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Judge Halts Trump’s Punishment But Not $464 Million Payout

Seth Harald/Reuters
Seth Harald/Reuters

The clock is still ticking on Donald Trump to cough up nearly half a billion dollars for engaging in bank fraud, after an appellate judge refused to halt the New York Attorney General on Wednesday afternoon from demanding payment.

But while Trump will have to pay the massive fine before he can proceed with his appeal, the judge did pause part of the decision—like the punishments suspending the business licenses of the Trumps and prohibiting them from borrowing from New York lenders.

It’s a partial, if not mostly pyrrhic, victory for Trump. But it does little to help the former president in his quest to overturn the massive bank fraud judgment. In fact, if anything, it could provide even more embarrassment for Trump—if he can’t find a lender to give him hundreds of millions of dollars. (Trump’s lawyers suggested in another filing Wednesday that the lending prohibition was the main obstacle to Trump securing the money he needs to pay the $464 million fine and not, say, Trump’s own shaky creditworthiness.)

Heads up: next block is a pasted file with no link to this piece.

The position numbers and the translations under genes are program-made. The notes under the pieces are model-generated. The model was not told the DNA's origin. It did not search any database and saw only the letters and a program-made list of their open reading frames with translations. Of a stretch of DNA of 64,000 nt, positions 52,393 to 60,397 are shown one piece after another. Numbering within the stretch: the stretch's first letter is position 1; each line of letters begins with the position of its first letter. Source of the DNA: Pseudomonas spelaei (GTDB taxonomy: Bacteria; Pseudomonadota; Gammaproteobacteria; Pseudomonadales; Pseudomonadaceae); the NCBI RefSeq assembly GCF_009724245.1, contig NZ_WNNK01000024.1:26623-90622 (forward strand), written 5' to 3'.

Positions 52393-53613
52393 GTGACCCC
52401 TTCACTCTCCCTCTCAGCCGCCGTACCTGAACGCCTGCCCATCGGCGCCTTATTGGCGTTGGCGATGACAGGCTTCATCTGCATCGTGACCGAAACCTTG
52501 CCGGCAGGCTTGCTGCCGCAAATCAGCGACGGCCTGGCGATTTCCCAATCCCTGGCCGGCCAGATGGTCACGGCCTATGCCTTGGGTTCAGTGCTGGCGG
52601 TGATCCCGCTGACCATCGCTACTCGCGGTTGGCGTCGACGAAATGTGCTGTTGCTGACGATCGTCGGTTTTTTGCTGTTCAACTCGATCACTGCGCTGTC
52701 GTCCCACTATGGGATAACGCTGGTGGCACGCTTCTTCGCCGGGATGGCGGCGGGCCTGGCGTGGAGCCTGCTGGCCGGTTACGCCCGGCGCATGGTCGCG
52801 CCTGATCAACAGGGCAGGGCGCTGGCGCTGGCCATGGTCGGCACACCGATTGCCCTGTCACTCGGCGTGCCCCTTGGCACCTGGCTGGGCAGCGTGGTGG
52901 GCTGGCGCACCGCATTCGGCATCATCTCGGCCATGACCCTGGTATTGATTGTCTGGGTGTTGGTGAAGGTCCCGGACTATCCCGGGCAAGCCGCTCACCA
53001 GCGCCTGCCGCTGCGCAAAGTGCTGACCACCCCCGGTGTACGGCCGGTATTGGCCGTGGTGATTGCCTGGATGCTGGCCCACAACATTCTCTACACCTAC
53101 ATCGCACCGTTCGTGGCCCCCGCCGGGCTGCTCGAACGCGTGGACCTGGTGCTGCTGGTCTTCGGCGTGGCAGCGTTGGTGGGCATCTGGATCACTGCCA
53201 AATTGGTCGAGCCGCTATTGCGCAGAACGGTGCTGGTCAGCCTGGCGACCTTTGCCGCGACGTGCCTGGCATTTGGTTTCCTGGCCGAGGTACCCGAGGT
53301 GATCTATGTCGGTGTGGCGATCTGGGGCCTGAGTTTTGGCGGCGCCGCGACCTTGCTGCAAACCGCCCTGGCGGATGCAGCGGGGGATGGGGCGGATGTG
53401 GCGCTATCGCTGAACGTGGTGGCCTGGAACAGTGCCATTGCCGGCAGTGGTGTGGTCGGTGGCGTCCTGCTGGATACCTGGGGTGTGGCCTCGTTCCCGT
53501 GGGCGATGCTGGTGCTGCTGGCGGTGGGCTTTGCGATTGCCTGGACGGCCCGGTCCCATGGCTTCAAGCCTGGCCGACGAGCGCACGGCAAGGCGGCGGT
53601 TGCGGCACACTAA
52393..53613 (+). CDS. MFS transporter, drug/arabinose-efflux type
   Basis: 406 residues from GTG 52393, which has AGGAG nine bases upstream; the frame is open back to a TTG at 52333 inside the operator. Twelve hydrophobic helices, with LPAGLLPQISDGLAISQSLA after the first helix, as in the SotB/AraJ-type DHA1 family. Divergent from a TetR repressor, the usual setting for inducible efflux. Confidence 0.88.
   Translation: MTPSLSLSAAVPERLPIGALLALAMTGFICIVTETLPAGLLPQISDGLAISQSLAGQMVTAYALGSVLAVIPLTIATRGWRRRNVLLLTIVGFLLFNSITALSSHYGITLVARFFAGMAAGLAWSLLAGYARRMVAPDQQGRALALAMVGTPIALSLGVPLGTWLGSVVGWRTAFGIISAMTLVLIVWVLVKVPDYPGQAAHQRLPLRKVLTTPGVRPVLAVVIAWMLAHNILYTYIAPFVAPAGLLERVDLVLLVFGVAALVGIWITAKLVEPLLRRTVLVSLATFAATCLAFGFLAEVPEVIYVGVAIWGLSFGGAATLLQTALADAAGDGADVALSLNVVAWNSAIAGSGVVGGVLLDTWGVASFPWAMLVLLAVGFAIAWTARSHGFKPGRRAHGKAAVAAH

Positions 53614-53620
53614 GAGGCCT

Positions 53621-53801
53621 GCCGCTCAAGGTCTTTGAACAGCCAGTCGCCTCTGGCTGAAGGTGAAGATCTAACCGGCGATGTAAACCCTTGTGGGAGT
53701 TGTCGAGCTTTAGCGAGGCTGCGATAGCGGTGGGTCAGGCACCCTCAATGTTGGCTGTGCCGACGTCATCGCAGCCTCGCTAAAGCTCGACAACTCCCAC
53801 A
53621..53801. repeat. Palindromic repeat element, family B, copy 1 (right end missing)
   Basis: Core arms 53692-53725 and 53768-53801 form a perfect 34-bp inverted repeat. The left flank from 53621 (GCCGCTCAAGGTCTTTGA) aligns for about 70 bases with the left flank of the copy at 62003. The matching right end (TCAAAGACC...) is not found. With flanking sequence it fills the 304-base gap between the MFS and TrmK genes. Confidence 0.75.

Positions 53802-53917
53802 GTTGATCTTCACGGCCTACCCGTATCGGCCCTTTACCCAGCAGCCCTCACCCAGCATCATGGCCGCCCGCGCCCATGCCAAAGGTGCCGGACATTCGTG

Hours after a brief hearing with attorneys on Wednesday, Appellate Judge Anil C. Singh issued an interim stay that would temporarily hold off the recently ordered punishment against the Trumps—which yanked away the family’s control of the Trump Organization, barred the former president from borrowing from New York banks, and removed Don Jr. and Eric Trump from corporate executive positions.

However, Singh brushed off the Trumps’ attempts to cut a deal by forking over $100 million in lieu of the massive $464 million judgment, an unconventional arrangement that would have allowed the Trumps to stop the AG from forcefully seizing properties starting in March. The Trumps’ offer tried to get around the state’s requirement that they front nearly 120 percent of the total to stop law enforcement from executing the judgment.

Trump now has mere weeks to scrounge up some $500 million or so to hit the brakes on the judgment while his case is on appeal. He’s seeking to overturn a decision issued on Feb. 16 by New York Supreme Court Justice Arthur F. Engoron that came after an 11-week trial in which Trump and his top lieutenants were found to have lied to banks and insurers about real estate values to obtain loans for a decade.

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